1 C. Larrère, R Larrère, Du bon usage de la nature : Pour une philosophie de l’environnement, Flammarion, 2009.

2 M-A. Brayer, F. Migayrou, Archilab 2013 : Naturaliser l’architecture, Vol. Rencontres internationales d’architecture Orléans, Editions HYX, 2013.

3 A. R. Damasio, L’erreur de Descartes : La raison des émotions, M. Blanc (trad.), Editions Odile Jacob, 2010.

4 A. Prochiantz, Machine-esprit, Editions Odile Jacob, 2000.

5 P. Haselager, J. Van Dijk, I. Van Rooij (s. d.), "A Lazy Brain? Embodied Embedded Cognition and Cognitive Neuroscience", In Handbook of Cognitive Science, 273-290.

6 E Couchot, La nature de l’art : Ce que les sciences cognitives nousrévèlent sur le plaisir esthétique, Hermann, 2012.

7 M. Serres, Petites poucettes. Editions le Pommier, 2012.

8 V. Parlac, Surface Change : Information, Matter And Environment. In R. Stouffs & P.Janssen... (éd.), Proceedings of the 18th International Conference on Computer-Aided Architectural Design Research in Asia, CAADRIA, 2013.

A [Potential] Cloud War Controversies and conflicts related to climate manipulations.

Marie-Julie Bourgeois

Paris-Saclay University, France


The OuCliPo research project (Ouvroir de Climats Potentiels) is a workshop of climate potential, supported by the Labex LaSIPS, presented by Marie-Julie Bourgeois, PhD in Aesthetics, Science and Technology of the Arts, researcher in art and design science at University Paris-Saclay. This project is also directed by Jules-Rémi Bois-Rouge, a (fake) climate geo-engineer, Doctor at the LaPataFlu, a (fake) Laboratory of Fluid Pataphysics, stemming from the modern surrealist literary movements, proposes a "science of imaginary solutions which symbolically grants to lineaments the properties of objects described by their virtuality."1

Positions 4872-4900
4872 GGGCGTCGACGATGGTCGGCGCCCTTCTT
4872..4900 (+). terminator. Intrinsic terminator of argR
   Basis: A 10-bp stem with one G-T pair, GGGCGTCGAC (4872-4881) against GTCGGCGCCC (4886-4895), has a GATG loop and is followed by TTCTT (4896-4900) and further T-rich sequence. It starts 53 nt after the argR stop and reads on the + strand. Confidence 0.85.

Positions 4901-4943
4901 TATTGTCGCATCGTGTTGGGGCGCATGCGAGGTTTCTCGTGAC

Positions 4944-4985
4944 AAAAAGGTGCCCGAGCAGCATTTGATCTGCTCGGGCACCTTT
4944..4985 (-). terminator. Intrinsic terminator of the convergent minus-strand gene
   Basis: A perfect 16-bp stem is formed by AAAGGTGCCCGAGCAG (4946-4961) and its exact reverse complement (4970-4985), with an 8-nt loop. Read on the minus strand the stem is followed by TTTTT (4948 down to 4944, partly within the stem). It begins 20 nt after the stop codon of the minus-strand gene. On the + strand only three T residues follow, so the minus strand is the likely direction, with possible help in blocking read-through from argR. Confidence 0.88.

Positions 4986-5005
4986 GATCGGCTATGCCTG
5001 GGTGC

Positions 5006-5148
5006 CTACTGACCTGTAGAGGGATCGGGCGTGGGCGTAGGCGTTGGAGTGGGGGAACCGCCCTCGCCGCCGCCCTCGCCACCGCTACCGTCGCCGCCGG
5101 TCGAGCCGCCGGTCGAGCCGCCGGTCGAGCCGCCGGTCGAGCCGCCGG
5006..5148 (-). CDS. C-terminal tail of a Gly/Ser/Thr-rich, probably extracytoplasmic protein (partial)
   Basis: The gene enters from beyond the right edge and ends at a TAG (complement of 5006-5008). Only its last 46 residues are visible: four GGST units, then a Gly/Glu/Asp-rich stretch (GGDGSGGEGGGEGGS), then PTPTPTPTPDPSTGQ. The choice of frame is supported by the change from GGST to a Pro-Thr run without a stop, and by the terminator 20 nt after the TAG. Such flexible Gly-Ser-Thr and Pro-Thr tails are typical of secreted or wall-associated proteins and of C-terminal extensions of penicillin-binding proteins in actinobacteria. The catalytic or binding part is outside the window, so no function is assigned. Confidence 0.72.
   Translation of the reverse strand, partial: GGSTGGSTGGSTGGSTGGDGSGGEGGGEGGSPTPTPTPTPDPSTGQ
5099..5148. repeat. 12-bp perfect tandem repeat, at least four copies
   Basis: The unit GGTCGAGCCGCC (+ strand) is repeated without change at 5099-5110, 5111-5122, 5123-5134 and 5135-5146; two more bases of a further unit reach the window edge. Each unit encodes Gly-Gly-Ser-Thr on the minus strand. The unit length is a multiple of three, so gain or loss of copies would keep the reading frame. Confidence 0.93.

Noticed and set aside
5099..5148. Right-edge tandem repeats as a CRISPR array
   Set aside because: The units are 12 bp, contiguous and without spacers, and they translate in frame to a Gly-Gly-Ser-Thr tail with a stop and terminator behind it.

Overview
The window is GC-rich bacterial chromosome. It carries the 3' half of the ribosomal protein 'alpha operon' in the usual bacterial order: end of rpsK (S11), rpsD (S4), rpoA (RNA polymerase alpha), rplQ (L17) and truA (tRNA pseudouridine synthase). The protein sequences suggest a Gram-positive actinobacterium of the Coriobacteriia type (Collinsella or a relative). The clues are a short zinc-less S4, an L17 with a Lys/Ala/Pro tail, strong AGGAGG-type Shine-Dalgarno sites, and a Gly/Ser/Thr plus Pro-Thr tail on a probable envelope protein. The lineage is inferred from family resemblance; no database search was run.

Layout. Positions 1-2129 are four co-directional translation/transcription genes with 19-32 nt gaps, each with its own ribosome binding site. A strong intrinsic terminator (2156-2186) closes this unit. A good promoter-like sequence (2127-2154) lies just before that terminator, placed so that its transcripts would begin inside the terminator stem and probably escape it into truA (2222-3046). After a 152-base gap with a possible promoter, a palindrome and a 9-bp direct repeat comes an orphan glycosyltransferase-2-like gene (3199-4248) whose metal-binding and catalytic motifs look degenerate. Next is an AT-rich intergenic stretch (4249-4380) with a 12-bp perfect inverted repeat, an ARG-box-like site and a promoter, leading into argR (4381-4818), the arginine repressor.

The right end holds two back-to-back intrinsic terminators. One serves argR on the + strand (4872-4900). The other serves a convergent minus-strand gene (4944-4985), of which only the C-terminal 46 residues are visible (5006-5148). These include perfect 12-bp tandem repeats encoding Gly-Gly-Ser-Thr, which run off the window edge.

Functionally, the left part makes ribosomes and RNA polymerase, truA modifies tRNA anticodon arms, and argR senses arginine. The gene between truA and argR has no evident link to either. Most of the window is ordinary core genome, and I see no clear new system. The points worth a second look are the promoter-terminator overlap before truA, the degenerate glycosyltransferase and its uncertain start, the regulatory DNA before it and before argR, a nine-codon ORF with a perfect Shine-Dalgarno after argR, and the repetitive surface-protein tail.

OuCliPo studies surrealist issues to climate problems; pseudo-scientific solutions and their implementation in the context of eco-anxiety. The project highlights the ethical and geopolitical dimensions of solar geo-engineering, as well as the socio-cultural issues associated with these climate experiments as techno-solutionism. 


Climate, Geo-engineering, Global warming, Aerosol, Environment, Temperatures, Clouds, Particles, Fiction, Manipulation.



Figure 1: Nubus (fake) French startup. © Marie-julie Bourgeois 


The 1995 Nobel Prize in Chemistry, Paul Crutzen, warns about the climate situation and the need to find viable solutions in a seminar2; to the European Parliament, he proposes to seriously study solar geoengineering as a third way.3

Solar geoengineering is a highly controversial technology that offers a concrete and—almost—immediate solution to the current problem of global warming. Although theoretical, this technology is being actively studied in research laboratories and by IPCC experts "Aerosol injection into the stratosphere is the most convincing solar geoengineering technique, it has the potential to significantly affect the climate in relation to the ongoing warming. It could offset a rise in global temperatures. It may offer a faster cooling capacity than CO2 mitigation." This major technological innovation allows an efficient cooling of the entire globe by increasing its natural reflective power (albedo).

This theory is based on the study of climate cooling periods following major volcanic eruptions such as the Pinatubo eruption, which cooled the globe by 0,5°C. In 1991, the release of sulfur particles (SO2) into the stratosphere increased the reflectivity of the Earth's surface and thus prevented some of the sun's rays from entering the atmosphere. The temperature of the planet dropped by -0.6°C for fifteen months.⁵, ⁶ 

Figure 2: Eruption of the Pinatubo volcano, Philippines, 1991 © J. Durieux-Sipa press. Larousse.

Players in geo-engineering